Look at the conservative areas of the South and Appalachia. Now imagine that all states, all regions, all the country was dominated by a similar conservative culture. Imagine that all government (local and federal) was run by a majority of conservative politicians. Imagine spread across the entire country the same degree of social problems, the same high rates of: poverty, wealth disparity, violent crime, incarceration, intolerance, broken families, illiteracy, high school drop outs, teen pregnancy, low birth weight, infant mortality, STDs, lack of healthy food and health care for the poor and working class, and on and on. Imagine all of that combined.

Imagine that America was a developing country where people still struggle for basic rights and opportunities. Imagine an America that had no strong tradition of liberalism, no liberal party that could compete with conservative Republicans, no rich liberal states to pay for the infrastructure and social services in poor conservative states. Imagine that a progressively liberal president like Lincoln was never elected and so slavery was never abolished, that no Populist movement ever arose to challenge the Robber Barons, that no Progressive era came to create a social safety net, labor laws, child protection and environmental regulation, that no Civil Rights movement ever happened, that segregation never ended, that women and blacks never fought for and won voting rights.

Heck, go back even further right to the beginning of the country. Imagine that there was no Thomas Paine to communicate to the masses an inspiring liberal vision about what America could be, that early Americans weren’t inspired by that radically democratic vision to such an extent that they risked their lives fighting for radical change against an established conservative elite. Imagine that the liberal values of social democracy never took hold on American soil, that we never gained independence, that a constitution of classical liberal values was never written, that an egalitarian society of representative democracy was never established.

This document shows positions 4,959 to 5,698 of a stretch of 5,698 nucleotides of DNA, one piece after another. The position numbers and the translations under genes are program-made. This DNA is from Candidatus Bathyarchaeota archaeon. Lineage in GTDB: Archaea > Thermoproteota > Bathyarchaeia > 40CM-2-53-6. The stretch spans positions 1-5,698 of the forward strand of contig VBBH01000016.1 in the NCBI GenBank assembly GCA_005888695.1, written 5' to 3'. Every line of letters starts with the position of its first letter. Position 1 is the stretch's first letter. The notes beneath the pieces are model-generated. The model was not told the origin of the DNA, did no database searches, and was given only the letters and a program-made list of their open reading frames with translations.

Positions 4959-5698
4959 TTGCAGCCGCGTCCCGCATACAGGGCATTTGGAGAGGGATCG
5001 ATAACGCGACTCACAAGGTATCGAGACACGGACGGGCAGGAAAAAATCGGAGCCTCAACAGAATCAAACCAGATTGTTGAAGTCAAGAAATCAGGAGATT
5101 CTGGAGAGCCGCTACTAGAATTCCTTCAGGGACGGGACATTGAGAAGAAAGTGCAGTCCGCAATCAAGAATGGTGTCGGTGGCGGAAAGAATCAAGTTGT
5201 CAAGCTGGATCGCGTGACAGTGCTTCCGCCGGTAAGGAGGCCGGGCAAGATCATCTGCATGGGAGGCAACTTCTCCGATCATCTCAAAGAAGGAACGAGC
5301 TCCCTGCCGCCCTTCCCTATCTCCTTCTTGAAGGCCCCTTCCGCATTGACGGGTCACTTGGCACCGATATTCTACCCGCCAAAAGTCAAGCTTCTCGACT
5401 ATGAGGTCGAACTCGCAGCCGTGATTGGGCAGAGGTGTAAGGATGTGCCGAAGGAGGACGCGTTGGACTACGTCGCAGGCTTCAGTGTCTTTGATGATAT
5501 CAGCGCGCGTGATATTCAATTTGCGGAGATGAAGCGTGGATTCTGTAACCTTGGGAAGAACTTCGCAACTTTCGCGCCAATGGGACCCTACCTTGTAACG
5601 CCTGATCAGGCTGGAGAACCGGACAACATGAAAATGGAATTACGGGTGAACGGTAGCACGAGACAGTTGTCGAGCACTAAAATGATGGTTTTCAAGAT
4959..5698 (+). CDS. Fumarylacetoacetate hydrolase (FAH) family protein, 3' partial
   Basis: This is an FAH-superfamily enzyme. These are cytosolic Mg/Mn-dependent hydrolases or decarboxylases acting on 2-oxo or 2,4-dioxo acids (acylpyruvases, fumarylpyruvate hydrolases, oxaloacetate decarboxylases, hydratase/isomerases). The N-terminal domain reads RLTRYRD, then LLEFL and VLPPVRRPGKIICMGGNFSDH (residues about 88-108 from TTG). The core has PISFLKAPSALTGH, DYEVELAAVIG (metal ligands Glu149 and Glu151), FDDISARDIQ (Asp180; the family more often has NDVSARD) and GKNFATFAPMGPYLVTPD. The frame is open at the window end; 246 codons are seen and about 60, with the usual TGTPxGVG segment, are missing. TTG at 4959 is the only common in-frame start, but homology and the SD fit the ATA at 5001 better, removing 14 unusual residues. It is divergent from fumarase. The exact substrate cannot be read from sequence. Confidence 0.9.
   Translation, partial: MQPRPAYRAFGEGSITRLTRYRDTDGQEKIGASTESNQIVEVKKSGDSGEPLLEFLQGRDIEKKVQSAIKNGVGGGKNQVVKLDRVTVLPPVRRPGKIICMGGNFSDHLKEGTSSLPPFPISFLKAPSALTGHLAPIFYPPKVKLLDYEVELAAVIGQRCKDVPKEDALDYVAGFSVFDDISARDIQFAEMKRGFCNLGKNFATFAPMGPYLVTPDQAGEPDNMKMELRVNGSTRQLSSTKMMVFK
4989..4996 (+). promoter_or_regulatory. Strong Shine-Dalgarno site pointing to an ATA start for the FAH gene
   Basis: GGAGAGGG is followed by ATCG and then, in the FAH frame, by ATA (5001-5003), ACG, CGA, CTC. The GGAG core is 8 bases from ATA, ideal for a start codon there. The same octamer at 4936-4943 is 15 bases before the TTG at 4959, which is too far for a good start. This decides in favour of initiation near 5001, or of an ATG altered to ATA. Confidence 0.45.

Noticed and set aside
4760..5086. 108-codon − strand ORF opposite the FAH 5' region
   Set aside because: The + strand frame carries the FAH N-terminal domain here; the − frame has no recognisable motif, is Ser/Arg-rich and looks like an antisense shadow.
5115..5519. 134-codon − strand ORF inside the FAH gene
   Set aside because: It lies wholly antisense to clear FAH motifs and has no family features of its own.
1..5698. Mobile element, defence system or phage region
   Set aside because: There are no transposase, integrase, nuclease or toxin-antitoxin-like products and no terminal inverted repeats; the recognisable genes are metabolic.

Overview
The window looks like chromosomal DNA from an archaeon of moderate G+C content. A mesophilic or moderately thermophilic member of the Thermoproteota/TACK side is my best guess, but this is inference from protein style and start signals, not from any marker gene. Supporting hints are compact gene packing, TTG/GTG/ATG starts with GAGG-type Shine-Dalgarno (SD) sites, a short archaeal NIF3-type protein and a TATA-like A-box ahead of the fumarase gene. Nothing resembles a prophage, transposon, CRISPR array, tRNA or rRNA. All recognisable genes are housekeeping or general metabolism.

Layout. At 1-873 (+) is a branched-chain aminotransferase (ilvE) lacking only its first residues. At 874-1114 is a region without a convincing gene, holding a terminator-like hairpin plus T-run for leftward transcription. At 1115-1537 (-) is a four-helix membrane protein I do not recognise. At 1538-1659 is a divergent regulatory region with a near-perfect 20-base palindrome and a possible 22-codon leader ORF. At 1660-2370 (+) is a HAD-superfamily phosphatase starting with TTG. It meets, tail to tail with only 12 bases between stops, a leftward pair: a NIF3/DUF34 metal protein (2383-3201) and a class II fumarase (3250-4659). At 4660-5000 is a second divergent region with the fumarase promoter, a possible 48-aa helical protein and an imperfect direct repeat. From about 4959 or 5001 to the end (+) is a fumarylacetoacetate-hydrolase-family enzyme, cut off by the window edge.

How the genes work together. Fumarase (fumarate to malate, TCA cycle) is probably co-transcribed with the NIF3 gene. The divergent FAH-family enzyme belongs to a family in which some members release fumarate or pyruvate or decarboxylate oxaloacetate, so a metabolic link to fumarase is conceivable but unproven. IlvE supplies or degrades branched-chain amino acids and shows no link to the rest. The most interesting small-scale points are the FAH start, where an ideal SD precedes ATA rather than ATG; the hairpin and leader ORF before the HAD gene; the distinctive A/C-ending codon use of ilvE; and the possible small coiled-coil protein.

Imagine an America with no liberalism whatsoever or else an America where liberalism forever remained insignificant and powerless.

I don’t know what America would be like if it were almost exclusively conservative in all aspects and in all regions. But, to speculate based on the known data, there is no reason obvious to me for why one would think it would be a better country… not that I mean to imply that the polar opposite would necessarily be better. I just want liberalism to get its due, to be acknowledged for the positive force it has been in this country.

I want to be clear, however, that I’m not arguing conservatism is inherently and inevitably a negative force. I could imagine a conservative country that didn’t have all of these problems originating from America’s radicalized conservatism obsessed with class and culture war and haunted by hyper-individualism and anti-intellectualism. A well established traditional conservatism could make for a very good society in certain respects. Some indigenous societies, for example, are both very socially conservative and very stable. But America’s radicalized conservatism isn’t the same thing as traditional conservatism.